Bloomberg provides grizzly details on the black market for human organs:
Aliaksei Yafimau shudders at the memory of the burly thug who threatened to kill his relatives. Yafimau, who installs satellite television systems in Babrujsk, Belarus, answered an advertisement in 2010 offering easy money to anyone willing to sell a kidney….
The traffickers paid Yafimau $10,000. He says it wasn't worth the fear that haunts him today….
Dorin Razlog, a shepherd with an eighth-grade education who lives in Ghincauti, says recruiters for a trafficking ring told him cash for a kidney would lift him out of poverty. After doctors in Istanbul cut out the organ in August 2002, they paid him $7,000—$3,000 less than they'd offered. Of that, $2,500 was in counterfeit bills, he says.
"They told me they would send people to destroy my house and kill my family if I went to the police," Razlog, 30, says. Today, the money is long gone, and he sleeps on a musty mattress inside the rusting hulk of an abandoned Russian van next to a pigsty. At the end of some days, Razlog says, he's writhing from pain in his remaining kidney.
"The only way out is death," he says.
The story describes examples of everything one expects from organized crime: mafia enforcers using fear and intimidation to exploit their victims, violent threats against potential donors considering backing out of a deal, defrauding donors out of agreed upon payments, and corruption and ineffectiveness preventing succesful government crackdowns.
Like other black markets, the organ trafficking crime syndicate is financed by massive profits due to a demand that far outpaces a regulated supply. Criminals charge extortionate prices—up to 15 to 20 times what they pay to donors—to patients literally desperate for their lives and unable to turn to legal alternatives. Worldwide bans on the sale and purchase of human organs (Iran, which has met demand for kidney transplants, is the lone exception,) are largely responsible for this shortage, as a recent editorial from The Wall Street Journal points out:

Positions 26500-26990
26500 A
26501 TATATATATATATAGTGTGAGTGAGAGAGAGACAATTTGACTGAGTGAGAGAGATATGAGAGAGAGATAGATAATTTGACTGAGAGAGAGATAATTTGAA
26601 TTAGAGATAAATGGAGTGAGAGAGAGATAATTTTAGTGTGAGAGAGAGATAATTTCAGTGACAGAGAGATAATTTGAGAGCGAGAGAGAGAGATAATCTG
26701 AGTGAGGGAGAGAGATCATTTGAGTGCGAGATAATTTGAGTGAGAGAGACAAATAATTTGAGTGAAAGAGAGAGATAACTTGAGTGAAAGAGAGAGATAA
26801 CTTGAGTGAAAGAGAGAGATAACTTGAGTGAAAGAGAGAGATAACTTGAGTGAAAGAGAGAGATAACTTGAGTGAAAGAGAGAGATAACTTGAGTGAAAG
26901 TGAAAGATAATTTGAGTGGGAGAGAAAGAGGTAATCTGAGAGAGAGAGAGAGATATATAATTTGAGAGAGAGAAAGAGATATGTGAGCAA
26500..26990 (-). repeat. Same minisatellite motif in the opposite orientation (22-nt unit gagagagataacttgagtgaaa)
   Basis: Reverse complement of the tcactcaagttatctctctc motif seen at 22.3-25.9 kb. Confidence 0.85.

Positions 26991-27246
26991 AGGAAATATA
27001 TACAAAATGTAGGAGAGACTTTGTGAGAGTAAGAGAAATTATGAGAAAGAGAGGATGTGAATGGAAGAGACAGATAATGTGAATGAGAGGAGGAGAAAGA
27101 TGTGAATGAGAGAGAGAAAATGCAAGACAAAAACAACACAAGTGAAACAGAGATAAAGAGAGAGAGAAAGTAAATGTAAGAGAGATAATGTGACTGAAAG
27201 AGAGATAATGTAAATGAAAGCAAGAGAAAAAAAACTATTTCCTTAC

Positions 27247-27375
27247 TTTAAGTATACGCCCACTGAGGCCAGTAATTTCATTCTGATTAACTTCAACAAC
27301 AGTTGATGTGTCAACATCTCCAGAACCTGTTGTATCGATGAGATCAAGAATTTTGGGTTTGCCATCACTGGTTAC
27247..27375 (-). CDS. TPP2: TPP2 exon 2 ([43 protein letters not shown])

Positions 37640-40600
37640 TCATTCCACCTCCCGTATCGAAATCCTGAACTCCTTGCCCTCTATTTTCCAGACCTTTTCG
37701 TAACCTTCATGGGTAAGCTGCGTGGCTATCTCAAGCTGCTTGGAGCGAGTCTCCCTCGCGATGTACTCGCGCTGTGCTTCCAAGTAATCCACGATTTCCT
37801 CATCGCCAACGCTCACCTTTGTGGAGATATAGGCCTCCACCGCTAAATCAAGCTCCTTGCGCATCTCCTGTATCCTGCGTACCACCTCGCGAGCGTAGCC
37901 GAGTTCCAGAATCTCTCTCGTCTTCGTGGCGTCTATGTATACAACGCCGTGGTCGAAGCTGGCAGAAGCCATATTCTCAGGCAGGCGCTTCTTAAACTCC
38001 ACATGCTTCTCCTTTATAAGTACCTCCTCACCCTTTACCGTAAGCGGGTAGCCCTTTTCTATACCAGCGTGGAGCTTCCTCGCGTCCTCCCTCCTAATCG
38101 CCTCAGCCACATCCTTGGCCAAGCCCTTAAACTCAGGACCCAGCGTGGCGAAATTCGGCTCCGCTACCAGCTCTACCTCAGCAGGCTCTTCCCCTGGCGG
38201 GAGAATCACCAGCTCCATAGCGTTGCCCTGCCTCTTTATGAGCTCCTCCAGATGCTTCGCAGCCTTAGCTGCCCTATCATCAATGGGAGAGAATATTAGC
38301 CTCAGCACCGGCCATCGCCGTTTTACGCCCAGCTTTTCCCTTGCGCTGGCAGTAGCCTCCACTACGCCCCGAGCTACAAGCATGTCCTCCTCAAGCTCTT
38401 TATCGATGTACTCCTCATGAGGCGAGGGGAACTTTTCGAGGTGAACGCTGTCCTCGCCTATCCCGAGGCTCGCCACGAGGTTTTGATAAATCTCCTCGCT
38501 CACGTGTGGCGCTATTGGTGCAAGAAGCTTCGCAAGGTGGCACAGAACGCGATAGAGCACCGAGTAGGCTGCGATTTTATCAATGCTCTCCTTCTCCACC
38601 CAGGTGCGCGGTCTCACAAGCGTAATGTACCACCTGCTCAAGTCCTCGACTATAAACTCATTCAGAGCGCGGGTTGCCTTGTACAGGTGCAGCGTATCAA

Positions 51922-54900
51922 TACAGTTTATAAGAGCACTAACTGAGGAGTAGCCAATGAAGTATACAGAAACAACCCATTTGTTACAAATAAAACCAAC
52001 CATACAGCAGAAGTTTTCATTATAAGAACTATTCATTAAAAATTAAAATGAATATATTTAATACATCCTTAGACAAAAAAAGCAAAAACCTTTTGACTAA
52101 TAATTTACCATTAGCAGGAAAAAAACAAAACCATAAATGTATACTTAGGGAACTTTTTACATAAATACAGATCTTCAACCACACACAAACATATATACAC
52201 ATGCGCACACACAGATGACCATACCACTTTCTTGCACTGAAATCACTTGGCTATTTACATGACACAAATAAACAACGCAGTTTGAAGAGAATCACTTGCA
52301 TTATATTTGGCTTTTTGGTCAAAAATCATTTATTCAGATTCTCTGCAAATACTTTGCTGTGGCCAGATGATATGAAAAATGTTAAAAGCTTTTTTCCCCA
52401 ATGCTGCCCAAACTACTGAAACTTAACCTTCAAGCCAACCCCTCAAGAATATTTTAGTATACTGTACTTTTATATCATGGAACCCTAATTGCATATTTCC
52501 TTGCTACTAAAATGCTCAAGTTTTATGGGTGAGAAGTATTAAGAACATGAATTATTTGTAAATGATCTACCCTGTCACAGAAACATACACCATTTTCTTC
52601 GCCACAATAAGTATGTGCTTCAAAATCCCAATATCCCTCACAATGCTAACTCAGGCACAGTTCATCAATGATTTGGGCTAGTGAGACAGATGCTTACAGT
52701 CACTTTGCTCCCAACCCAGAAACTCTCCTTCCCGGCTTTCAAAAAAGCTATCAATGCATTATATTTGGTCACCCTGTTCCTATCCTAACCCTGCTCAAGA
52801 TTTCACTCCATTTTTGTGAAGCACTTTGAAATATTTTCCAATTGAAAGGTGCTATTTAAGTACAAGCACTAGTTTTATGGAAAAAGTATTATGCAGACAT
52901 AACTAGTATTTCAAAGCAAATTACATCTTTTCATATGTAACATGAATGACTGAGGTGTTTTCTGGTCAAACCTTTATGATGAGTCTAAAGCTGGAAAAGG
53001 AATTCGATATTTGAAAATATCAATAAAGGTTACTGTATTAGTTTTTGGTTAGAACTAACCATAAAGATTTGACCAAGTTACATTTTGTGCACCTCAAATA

This morbid fraternity is the result of a near-universal ban on organ trading. Organs should be a "gift," goes the government-approved narrative, an act of selfless generosity. A beautiful sentiment, yes; but for those without a willing loved one to donate or years to wait on an ever-growing list, altruism can be a lethal prescription.
The only solution is more organs.
The Journal goes on to propose a system that would legalize selling human organs, but not private purchase, leaving third parties and the government responsible for making payments to donors. This may not be a perfect solution, but even half right is better than the all wrong status quo. Even if the government were paying kidney donors $50,000 each—far more than the donors in Bloomberg's feature received on the black market—the government might actually spend less per patient by eliminating the need for dialysis automatically funded by Medicare. Not to mention the patient's added benefit of not being on dialysis, waiting for a kidney that will likely never come.
H/T to the perduring Lord Humungus.